Muse to Maker at Red House

Muse to Maker exhibition at Red House

Muse to Maker - part of the Women and Power Programme

From the Morris women: Jane, Jenny and May, to Georgiana Burne-Jones, Elizabeth Siddal and Lucy Faulkner, the women in the Pre-Raphaelite circle have made a huge contribution to art, literature and history. This year we will be celebrating their legacies and exploring their work through an exhibition and a series of short talks.

Muse to Maker exhibition

Running until 16th December the Muse to Maker exhibition recognises the contribution of the female members of the Pre-Raphaelite circle. Within Red House explore the transformation of Jane Morris, from Pre-Raphaelite muse, to becoming a celebrated craftswoman and artist in her own right.

With items on loan from the William Morris Gallery, London Borough of Walthamstow see the dress Jane wore for her very first modelling job with William Morris as well as items of embroidery worked by Jane and her sister Elizabeth Burden. Jane's skill with needlework led her to become head of the embroidery department at Morris & Co.

The exhibition also brings to the fore the contributions of other Pre-Raphaelite women including Lucy Faulkner. Her work is often wrongly allocated to her sister, Kate after she married and changed her name. A set of four decorated tiles by Lucy Faulkner are on display for the first time ever.

Tiles by Lucy Faulkner on loan from the William Morris Gallery, London Borough of Walthamstow
Tiles by Lucy Faulkner on loan from the William Morris Gallery, London Borough of Walthamstow
Tiles by Lucy Faulkner on loan from the William Morris Gallery, London Borough of Walthamstow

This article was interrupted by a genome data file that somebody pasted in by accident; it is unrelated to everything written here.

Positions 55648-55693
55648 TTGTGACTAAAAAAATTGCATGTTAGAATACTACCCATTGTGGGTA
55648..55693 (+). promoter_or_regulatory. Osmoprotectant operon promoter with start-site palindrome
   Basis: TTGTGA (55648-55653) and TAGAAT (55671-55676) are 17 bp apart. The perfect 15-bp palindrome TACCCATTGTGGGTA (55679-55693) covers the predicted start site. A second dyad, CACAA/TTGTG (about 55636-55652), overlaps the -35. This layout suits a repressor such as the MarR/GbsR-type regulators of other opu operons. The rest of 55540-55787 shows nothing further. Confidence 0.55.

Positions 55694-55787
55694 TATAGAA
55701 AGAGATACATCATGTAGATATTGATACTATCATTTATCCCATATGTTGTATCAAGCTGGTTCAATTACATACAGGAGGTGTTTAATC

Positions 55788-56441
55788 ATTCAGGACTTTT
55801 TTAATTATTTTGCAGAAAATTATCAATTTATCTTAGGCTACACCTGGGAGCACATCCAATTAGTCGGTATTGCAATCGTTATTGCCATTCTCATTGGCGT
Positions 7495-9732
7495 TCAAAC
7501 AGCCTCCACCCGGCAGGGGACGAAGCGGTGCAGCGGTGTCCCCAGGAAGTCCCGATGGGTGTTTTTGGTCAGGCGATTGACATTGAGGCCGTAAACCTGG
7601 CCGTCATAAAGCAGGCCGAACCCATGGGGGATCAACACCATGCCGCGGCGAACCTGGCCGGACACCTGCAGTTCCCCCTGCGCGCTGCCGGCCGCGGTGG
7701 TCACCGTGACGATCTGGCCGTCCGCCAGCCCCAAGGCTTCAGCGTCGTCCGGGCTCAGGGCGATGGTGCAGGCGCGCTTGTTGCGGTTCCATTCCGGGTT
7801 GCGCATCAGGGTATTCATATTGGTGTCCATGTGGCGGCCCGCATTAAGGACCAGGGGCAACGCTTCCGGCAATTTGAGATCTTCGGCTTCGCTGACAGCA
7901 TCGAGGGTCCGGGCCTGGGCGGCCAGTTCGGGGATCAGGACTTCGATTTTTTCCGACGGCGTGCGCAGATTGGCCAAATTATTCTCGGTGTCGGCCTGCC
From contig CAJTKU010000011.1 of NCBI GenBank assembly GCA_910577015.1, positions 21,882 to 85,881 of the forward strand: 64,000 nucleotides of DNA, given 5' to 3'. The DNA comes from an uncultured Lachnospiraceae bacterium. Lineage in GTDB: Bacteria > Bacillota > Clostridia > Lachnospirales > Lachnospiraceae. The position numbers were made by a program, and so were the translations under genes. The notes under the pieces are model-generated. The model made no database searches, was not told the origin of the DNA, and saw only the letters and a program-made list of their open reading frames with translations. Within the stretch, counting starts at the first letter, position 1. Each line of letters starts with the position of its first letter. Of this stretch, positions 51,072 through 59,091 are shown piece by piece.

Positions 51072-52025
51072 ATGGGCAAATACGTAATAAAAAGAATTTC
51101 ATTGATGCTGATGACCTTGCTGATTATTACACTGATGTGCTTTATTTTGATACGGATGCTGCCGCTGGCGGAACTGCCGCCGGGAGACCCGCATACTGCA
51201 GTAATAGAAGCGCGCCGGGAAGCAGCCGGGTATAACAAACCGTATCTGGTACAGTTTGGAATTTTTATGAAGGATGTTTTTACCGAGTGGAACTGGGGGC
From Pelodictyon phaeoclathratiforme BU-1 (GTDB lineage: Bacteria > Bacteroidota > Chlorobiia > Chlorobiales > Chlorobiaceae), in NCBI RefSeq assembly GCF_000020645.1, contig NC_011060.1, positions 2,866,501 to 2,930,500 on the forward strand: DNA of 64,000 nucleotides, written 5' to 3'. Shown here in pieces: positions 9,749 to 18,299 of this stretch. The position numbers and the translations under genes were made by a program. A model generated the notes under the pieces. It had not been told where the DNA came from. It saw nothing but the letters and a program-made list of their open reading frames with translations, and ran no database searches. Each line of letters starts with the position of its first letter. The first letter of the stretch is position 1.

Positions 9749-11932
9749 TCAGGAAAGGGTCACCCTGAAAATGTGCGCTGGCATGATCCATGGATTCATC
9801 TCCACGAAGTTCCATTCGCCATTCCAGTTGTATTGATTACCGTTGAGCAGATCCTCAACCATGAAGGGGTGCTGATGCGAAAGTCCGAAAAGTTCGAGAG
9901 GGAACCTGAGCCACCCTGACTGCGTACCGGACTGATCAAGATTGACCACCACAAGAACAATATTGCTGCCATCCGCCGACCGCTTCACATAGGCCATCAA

The creative talent of the Morris' passed on to their children Jenny and May who were skilled at needlework from a young age. A book bag designed by May and worked by Jenny is on display as part of the exhibition.

 

" I'm a remarkable woman - always was, though none of you seemed to think so"
- May Morris

A poem of a house

A lot of what we know of Red House is thanks to the writings of Georgiana Burne-Jones, who wrote the memoirs of her husband. Using her writing a short poetic film has been created in the Dining Room exploring the tales of Red House and this turbulent time of the Morris' and their friends.

Telling the story of Red House's inception this artistic piece follows the highs and lows of life at Red House through many intriguing characters tied up in the Morris' idyllic rural dream. The projections run continuously from 2pm.

Muse to Maker short talks

A series of short ten minute talks running daily at 2pm and 3pm run alongside the exhibition bringing these women to the forefront of Red House's story and highlight their artistic contributions to the Arts & Crafts movement.

Check the Red House website throughout the year to meet & hear the stories of all the Pre-Raphaelite women.